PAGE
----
• Health care costs are crushing the economy, eating up state budgets, frustrating employers and causing consumers to make difficult kitchen table tradeoffs. In the past 50 years, health care expenditures have risen five times faster than the economy has grown.
• There is consensus finally that the rate of increase in health care costs and longstanding gaps in quality and safety cannot be sustained. Purchasers, consumers and government payers are rightfully demanding value for their health care investments and there are promising signs new solutions are working. While the challenges may be similar, the most promising innovations are fundamentally different than they were in years past.
• Across the continent, new payment models are being implemented. What’s different from the tools used in the ‘90s is that cost and quality goals are being set and health plans, hospitals, and clinicians are working together to align incentives to reward the provision of care that is high quality and cost effective.
• Health plans are working with primary care physicians to offer a ‘medical home’ to patients. The concept is to support physicians’ efforts to provide preventive care, coordination of care for multiple conditions, and services designed to maintain health and to coordinate care for those with chronic conditions. New accountable care models span a broad spectrum of care and involve health plans and providers working together to move away from paying for each service rendered toward financial arrangements that reward performance. A third approach involves health plans partnering with physician groups to pay for episodes of care, identify and promote best practices, reduce treatment variation, and provide better results and value to patients.
• What is strikingly different from past efforts is that these designs are emerging from partnerships among health plans, hospitals, and physicians that are working together to reform payment systems based on a shared recognition of the urgent need for practice transformation. Improved measurement toolsdeveloped by credible,objective third parties have enabled health plans and providers to agree on best practices and steps that will demonstrate tangible improvements. Goals now relate both to the quality and cost of care; neither are reviewed in isolation.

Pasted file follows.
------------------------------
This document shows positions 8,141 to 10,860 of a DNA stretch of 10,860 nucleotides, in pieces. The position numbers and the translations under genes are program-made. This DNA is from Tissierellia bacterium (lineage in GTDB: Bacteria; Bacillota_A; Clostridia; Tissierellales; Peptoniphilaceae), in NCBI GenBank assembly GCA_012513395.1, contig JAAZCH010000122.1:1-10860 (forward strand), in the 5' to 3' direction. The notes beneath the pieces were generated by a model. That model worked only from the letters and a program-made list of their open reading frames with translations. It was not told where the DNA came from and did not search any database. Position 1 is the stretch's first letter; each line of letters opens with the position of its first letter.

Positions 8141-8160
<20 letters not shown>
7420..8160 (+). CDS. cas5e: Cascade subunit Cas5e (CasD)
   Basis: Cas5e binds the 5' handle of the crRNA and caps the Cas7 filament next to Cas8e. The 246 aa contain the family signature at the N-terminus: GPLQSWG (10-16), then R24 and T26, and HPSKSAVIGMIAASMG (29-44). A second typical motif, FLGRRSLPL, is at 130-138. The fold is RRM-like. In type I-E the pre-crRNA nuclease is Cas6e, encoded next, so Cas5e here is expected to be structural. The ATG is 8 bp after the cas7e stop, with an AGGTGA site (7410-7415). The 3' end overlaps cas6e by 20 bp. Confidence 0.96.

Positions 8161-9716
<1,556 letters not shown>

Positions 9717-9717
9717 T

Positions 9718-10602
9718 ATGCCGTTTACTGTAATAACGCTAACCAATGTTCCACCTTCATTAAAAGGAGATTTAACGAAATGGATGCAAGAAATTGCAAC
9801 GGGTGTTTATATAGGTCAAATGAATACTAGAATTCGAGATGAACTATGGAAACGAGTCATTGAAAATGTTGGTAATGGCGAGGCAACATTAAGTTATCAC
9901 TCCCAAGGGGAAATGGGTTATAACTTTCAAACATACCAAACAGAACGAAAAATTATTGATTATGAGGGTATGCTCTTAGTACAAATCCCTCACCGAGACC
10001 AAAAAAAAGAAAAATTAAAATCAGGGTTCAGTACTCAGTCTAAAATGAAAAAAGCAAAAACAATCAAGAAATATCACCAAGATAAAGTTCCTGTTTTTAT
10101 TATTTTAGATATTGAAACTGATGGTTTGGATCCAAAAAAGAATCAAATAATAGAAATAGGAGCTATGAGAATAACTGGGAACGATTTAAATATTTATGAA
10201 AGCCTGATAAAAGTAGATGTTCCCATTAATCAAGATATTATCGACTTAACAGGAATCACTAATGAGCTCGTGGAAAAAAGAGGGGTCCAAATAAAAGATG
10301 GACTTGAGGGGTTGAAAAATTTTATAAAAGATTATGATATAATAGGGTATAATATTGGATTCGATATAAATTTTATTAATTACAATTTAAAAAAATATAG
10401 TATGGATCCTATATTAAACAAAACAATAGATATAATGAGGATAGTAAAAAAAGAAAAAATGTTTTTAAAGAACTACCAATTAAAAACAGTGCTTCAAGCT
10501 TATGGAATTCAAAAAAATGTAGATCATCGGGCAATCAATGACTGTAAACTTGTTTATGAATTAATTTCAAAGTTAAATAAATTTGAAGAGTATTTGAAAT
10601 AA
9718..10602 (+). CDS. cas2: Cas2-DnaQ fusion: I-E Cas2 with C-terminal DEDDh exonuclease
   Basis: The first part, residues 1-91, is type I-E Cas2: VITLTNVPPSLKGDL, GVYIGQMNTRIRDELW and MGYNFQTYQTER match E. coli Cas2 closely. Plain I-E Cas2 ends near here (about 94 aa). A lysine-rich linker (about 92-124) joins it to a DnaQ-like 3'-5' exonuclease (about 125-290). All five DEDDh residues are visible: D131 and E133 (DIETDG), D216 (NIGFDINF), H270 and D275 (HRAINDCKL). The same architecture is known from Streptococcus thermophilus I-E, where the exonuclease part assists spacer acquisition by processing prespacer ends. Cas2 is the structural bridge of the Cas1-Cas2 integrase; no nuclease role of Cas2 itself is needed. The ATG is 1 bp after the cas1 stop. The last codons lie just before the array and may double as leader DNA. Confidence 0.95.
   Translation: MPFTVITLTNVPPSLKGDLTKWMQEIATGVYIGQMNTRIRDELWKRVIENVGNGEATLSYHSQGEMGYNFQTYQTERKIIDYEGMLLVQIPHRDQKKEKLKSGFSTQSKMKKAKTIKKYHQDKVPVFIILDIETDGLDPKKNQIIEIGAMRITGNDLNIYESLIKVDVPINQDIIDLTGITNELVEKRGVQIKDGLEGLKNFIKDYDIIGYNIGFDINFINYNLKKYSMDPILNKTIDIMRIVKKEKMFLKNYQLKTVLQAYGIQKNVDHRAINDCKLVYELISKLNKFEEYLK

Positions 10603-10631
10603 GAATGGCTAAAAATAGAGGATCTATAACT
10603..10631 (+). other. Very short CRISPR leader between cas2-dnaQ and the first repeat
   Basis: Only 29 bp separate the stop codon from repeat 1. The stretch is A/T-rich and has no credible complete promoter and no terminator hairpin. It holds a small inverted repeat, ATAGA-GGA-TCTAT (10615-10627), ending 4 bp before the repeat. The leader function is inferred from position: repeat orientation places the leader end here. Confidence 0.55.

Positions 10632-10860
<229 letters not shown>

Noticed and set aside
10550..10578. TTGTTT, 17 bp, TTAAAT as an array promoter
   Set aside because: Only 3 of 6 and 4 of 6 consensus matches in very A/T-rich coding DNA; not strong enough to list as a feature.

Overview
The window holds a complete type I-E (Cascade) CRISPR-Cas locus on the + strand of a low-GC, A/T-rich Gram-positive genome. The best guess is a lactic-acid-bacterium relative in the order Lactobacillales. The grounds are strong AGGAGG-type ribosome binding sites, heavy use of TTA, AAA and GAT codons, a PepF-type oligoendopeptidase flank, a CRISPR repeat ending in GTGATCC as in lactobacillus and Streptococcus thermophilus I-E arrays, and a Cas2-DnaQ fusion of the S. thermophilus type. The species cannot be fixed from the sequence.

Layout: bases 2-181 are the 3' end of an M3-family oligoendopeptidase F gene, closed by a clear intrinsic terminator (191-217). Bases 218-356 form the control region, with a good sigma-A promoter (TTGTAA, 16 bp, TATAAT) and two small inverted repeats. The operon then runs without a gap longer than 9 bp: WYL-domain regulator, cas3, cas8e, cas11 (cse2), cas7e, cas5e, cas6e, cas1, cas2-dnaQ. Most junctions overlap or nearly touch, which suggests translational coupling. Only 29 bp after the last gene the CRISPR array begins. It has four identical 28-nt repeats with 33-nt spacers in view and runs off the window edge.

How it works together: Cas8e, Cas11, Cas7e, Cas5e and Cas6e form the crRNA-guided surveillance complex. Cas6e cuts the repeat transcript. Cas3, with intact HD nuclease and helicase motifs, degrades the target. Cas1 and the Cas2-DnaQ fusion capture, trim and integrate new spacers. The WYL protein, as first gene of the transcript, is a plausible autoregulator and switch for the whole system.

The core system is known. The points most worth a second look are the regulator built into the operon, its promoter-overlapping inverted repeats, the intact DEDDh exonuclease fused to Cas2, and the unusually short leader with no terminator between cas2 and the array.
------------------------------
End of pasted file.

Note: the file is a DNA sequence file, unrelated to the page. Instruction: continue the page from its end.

• The ability to set performance goals is supported by an enhanced ability to measure, collect, aggregate and analyze information on provider performance to pinpoint gaps in care and help drive quality improvement. Increasingly, health plans’ HIT infrastructure is enabling information exchange to support doctor and patient decision-making – in real time – thereby providing access to needed information at the point of care.
• Engagement in treatment choices helps patients make informed decisions and adhere to treatment plans and wellness programs designed for their specific conditions, such as heart disease, hypertension, obesity, asthma, and diabetes. Incentives can include waiving or reducing cost sharing for high-performing providers, particular settings of care (e.g., centers of excellence), or certain types of medical treatments, tests or screenings that have been proven to improve health outcomes.
• Transforming our health care system is not going to be easy, but it is necessary. We know what must be done to implement a sustainable, modernized health care system that engages patients and rewards value over volume.
• That’s our mission in the health plan community and that’s what our services and resources are designed to achieve.